Approximate binary shape with a set of ellipses?

Hello there.
I’ve an idea for a new image filter, but I am a bit stuck with one of the main step, that is:

Finding the largest ellipse (allowed to have an arbitrary orientation) within a binary shape.

1. A simpler problem:

I’ve tried a few things, and found out that solving this problem when considering circles (instead of ellipses) is relatively easy, and can be done with the following code (taking advantage of the distance function):

# Approximate a binary shape with a set of circles.
approx_circles :
  shape_cupid 400 # Input binary shape
    +distance[0] 0 x,y,r:=xM,yM,iM rm.
    circle[1] $x,$y,$r,1,{1+$>}
    circle[0] $x,$y,$r,1,0
  while is#0>0.05*$is0
  k. map lines,2

This script transforms the following binary shape:


into this set of circles :


2. Solving it with ellipses?

Now, the question : how to do the same thing with a (ideally optimal) set of ellipses ?
Currently, I know how to “approximate” a binary shape with an ellipse, by computing a covariance matrix and get the corresponding eigenvalues/eigenvectors that are related to the ellipse radii/orientation.
But that’s not what I want, because the approximated ellipse will most of the time contain background pixels, while an inscribed ellipse will obviously only cover white pixels of the binary shape.

So, how would you solve this, dear smart people of pixlsus ?
Any idea ?

Do I understand correctly: the idea would be to fill the most space possible - enclosed within the shape - with a single arbitrary ellipse, then repeat with remaining space until it’s completely filled (or an equivalent method)? That’s probably too difficult for me, but will think about it anyway…

I have been having severe back pain recently, so I may not be thinking clearly. Here are random thoughts that could be too expense or silly:

Have you tried other shapes such has lines or rectangles? Rotating the base shape? Sorting pixels? Scaffolding distance or the skeleton? Geodesic dilation or erosion?

Yes you do :slight_smile:

Lines is actually a good example of an ellipse with one radius being 0 and the other being max.
What I’m looking for is to fill the shapes with ellipses with maximal possible area each time.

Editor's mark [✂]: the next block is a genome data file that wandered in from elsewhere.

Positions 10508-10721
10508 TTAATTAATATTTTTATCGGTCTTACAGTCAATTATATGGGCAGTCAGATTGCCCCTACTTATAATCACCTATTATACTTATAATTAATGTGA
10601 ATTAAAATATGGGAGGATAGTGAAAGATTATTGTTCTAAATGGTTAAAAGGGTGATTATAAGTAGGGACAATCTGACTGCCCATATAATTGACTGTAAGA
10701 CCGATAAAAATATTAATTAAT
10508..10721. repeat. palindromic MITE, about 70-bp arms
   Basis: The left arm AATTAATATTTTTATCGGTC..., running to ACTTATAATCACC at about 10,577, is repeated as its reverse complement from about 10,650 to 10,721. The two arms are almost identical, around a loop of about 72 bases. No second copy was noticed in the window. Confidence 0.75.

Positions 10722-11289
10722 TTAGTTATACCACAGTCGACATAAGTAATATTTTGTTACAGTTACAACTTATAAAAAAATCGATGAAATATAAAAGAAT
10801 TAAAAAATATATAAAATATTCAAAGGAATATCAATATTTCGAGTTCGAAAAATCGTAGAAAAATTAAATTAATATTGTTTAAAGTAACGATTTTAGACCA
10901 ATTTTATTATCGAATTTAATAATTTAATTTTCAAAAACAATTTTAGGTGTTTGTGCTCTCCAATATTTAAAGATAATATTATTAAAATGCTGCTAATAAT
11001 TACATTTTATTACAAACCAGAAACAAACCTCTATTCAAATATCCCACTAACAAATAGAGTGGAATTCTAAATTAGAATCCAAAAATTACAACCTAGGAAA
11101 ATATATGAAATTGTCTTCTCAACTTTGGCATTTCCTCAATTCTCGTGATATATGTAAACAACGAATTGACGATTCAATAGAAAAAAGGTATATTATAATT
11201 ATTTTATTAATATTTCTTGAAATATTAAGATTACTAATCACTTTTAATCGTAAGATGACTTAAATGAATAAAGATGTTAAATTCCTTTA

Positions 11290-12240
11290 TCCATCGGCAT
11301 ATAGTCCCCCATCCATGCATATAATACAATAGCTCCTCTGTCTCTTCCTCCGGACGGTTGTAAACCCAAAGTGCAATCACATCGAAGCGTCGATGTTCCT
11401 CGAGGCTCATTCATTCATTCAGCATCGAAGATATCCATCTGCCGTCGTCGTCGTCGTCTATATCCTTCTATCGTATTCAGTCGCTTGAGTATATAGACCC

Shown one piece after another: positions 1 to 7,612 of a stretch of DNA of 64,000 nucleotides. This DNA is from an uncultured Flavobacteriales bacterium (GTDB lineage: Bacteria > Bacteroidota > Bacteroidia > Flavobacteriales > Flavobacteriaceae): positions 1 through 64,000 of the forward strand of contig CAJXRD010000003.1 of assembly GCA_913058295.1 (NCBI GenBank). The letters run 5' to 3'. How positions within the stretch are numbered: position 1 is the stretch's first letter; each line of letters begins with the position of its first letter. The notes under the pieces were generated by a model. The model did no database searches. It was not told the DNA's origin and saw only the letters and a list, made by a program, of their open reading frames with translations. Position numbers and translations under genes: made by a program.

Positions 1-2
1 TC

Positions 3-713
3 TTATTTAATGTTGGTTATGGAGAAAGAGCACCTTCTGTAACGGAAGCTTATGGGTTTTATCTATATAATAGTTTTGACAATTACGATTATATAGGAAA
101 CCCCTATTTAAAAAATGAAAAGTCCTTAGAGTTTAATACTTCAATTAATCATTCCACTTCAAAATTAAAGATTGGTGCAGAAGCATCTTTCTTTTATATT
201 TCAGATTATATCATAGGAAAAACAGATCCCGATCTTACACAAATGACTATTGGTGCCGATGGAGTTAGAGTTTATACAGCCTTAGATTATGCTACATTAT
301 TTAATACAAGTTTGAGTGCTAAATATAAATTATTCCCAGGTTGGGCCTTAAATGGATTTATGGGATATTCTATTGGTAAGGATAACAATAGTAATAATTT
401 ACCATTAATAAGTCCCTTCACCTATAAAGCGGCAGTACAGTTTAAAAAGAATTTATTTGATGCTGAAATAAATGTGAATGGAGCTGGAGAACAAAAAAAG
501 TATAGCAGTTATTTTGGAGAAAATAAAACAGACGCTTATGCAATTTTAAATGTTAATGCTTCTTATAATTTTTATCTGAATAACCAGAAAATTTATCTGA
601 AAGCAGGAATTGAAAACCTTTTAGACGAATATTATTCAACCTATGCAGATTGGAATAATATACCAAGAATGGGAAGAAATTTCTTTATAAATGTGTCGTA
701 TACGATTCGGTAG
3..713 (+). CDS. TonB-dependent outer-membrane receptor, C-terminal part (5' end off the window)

My intuition tells me that probably, these ellipses will be sometimes circle-shaped (if I want to maximize the area), so maybe a good idea would be to start from the best fitting circle and try to elongate it to get a bit more area covered.

OK, so here is the result of my filter when considering only circles :

Input image on the left, set of circles on the middle (with multiple scales), and shape-average blending on the right.
Makes a sort of painting look. Could be so nice with oriented ellipses :slight_smile:

I think I have a idea, but might not be that great. What if you can find perpendicular lines associated with binary shape and use that to find orientation of ellipse, and scale based on that? It’s like distance, but with the catch where average orientation is there.

Yeah, I don’t know how to explain it nor I expect this to help.

Can the ellipses be aligned at any angle, or must the major and minor axes be parallel to the image x and y axes?

In either case, I can’t see a solution other than trial-and-error.

1 Like

Do I understand correctly: the idea would be to fill the most space possible - enclosed within the shape - with a single arbitrary ellipse, …

Suppose the space happens to be in the shape of two overlapping ellipses. One has semi-axes 50 and 50 (it is a circle), the other has 550 and 5. The ellipse is slightly larger than the circle.

The pixel that is furthest from any edge of the shape is in the centre of the circle. But if we fill the space with an ellipse centred there, we haven’t filled the most space possible. For that, we should choose the centre of the thin ellipse, even though that location is close to the edge of the shape.